When a four-year degree program is more than an education


A childhood in foster care taught Jenna Mazur about social work and constant change. With that experience, and a UVic BSW, she’s remade her life with stability, love and the credentials to help others who’ve grown up in care.


Jenna Mazur, BSW graduate

“The learning I discovered at UVic’s School of Social Work made me want to make my life better. I was taught how to identify my values and why that was so important to my wellbeing. I really enjoyed this learning. It was incredibly cool. No, better than that; it was highly therapeutic.”

Meet Jenna Mazur, 27, a 2019 Bachelor of Social Work (BSW) graduate specializing in Indigenous Child Welfare. As an Indigenous child who grew up in the foster care system, it’s fair to say Jenna studied her practice firsthand throughout her childhood.

Having lived in many different homes since the age of three, she says, “There is no stability in your life when your house, parents, siblings, schools, and cities change repeatedly.” She would become used to chaos.

Prior to starting her studies, Jenna and her husband were pregnant, homeless and camping in Mount Douglas Park. Their marriage would end shortly after their daughter was born, yet, Jenna figured out a way to carry on and complete her degree.

Fast forward to UVic’s November 2019 convocation ceremony and Jenna is thinking a million different thoughts as her name is announced and she is about to cross that essential stage.

“I couldn’t believe I was there,” she recalls. “To have made it, to have completed this degree program, to have earned good marks. I was crying a lot but it was probably the happiest I’ve felt in a long while.” 

From the Spuzzum Reserve of the Nlaka'pamux Nation in BC’s Fraser Canyon region, Jenna did not grow up on reserve nor does she speak the language. She was placed in foster care as a toddler, along with her four siblings. “We were separated except for my little sister and I.” While she keeps in touch with her sister and younger brother, she has lost touch with her older brothers. 

She recalls having lived in some miserable homes but lights up when talking about her second most recent foster family who she lived with for six years. “They provided an amazing home. I visit often and my daughter joins them for a weekly dinner. It’s a huge benefit to have this family in my life.”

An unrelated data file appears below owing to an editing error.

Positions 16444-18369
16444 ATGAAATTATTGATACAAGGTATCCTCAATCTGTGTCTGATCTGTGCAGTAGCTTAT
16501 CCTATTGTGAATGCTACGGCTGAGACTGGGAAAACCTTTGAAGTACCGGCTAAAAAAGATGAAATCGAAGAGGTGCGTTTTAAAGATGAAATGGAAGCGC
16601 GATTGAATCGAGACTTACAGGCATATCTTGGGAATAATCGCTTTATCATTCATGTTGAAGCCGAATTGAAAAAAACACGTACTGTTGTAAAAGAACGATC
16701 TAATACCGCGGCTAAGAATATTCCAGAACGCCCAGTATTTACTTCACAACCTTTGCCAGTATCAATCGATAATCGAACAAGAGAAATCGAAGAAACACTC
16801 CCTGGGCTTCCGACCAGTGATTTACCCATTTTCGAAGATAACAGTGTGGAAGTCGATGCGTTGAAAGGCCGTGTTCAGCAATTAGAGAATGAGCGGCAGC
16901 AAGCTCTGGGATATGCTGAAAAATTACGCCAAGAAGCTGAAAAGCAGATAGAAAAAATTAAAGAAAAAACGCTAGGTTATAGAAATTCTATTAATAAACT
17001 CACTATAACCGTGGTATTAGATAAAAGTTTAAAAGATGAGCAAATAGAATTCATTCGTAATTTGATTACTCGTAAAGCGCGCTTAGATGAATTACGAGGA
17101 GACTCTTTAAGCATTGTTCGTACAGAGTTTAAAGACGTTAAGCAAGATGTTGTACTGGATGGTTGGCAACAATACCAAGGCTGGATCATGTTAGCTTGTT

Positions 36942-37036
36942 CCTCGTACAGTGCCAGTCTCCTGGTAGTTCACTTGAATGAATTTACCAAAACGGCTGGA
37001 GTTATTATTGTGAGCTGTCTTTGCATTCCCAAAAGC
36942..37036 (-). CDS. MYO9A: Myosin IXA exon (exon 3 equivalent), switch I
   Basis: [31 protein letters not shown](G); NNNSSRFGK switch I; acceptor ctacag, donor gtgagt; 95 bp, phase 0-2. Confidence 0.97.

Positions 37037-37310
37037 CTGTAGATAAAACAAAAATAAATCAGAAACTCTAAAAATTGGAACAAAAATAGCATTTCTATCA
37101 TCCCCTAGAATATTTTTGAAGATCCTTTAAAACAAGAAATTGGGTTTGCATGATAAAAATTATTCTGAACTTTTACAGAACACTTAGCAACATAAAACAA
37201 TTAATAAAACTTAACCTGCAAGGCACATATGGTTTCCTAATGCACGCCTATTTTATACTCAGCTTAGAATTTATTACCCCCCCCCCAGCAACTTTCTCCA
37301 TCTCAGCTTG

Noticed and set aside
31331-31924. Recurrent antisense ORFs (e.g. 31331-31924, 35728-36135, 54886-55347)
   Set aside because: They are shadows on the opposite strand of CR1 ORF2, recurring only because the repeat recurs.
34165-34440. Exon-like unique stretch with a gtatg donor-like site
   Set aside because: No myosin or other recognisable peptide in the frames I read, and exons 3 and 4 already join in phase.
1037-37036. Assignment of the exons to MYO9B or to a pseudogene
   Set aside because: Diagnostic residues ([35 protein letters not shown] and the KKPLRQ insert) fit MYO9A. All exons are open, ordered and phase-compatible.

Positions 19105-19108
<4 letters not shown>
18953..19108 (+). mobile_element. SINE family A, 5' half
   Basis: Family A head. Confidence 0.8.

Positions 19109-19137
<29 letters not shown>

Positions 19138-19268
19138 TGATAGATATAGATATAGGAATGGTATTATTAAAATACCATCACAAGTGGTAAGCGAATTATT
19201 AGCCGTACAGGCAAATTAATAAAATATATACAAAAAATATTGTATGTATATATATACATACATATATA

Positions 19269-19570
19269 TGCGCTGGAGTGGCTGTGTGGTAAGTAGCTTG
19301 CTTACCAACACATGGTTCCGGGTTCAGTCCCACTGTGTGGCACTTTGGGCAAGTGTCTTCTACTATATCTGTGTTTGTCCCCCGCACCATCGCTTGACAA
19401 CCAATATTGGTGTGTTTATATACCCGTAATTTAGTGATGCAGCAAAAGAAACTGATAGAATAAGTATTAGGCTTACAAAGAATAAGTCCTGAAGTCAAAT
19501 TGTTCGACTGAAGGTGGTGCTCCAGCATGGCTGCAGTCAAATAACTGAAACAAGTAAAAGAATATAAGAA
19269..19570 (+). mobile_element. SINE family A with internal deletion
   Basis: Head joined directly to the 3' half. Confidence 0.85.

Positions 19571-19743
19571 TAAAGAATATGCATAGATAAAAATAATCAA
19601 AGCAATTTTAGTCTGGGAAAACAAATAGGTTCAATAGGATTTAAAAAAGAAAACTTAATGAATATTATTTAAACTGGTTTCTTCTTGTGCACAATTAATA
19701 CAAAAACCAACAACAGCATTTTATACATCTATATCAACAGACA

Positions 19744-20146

Jade Stangeland, a youth worker, was also influential. She invited Jenna to share her story with prospective parents considering adoption. To be heard, to be listened to, says Jenna, was the inspiration for her pursuing higher education.

“My personal story is traumatic,” says Jenna, “but Jade helped me prove it had value. That’s when I knew social work was the right career for me.” 

Jade, now a case worker with Alberta’s Ministry of Children’s Services, remembers Jenna with great fondness. “She was smart and eloquent beyond her years and made a powerful impression on people. Many requested follow-up sessions with her.”

And, yet, Jenna’s Indigenous identity remained a blank spot. “I didn’t want to be Indigenous,” she says. “It took a while for me to see my Indigenous heritage as a strength. Many kids I met in practicums have that same background -- they are Indigenous but not living Indigenous lives or in Indigenous homes. They feel like they don’t truly belong anywhere. I can relate to that.”

Jenna says education would become her stepping-stone out of a life of needing and into a life of learning, self-care, and giving to others. She fought like a warrior, she says, to finally claim and cherish her life. “I have great inner strength to do what I have done.”


Jenna Mazur, BSW graduate from the class of 2019, with her partner David, left, and with daughter Megan, right.

Jenna Mazur, BSW graduate from the class of 2019, with her partner David, left, and with daughter Megan, right.


Now settled in Abbotsford with Megan and her partner, David, a professional artist, they make a happy home. Living in the same city as her most successful foster family, Jenna remains close friends with their daughters.

“I'm a different kind of warrior now,” she says, referring to a tattoo on her arm that once held an image of a broken heart. “I had it turned into a dreamcatcher with mountains and Northern Lights in the background. The mountains are the difficult things I had to work through early in life. The Northern Lights are the beauty and magic I see now in the world around me.”

Jenna, David and Megan are expecting a new baby to arrive this September.


(All photos provided by Jenna Mazur)


At UVic, just about every other book I read explained how Indigenous women ranked at the bottom of the ladder in modern society. Here I am, an Indigenous woman who grew up in care, abused, low income, and a single mom. My studies helped me realize what it would take for me to get past all that. - Jenna Mazur, 2019 BSW graduate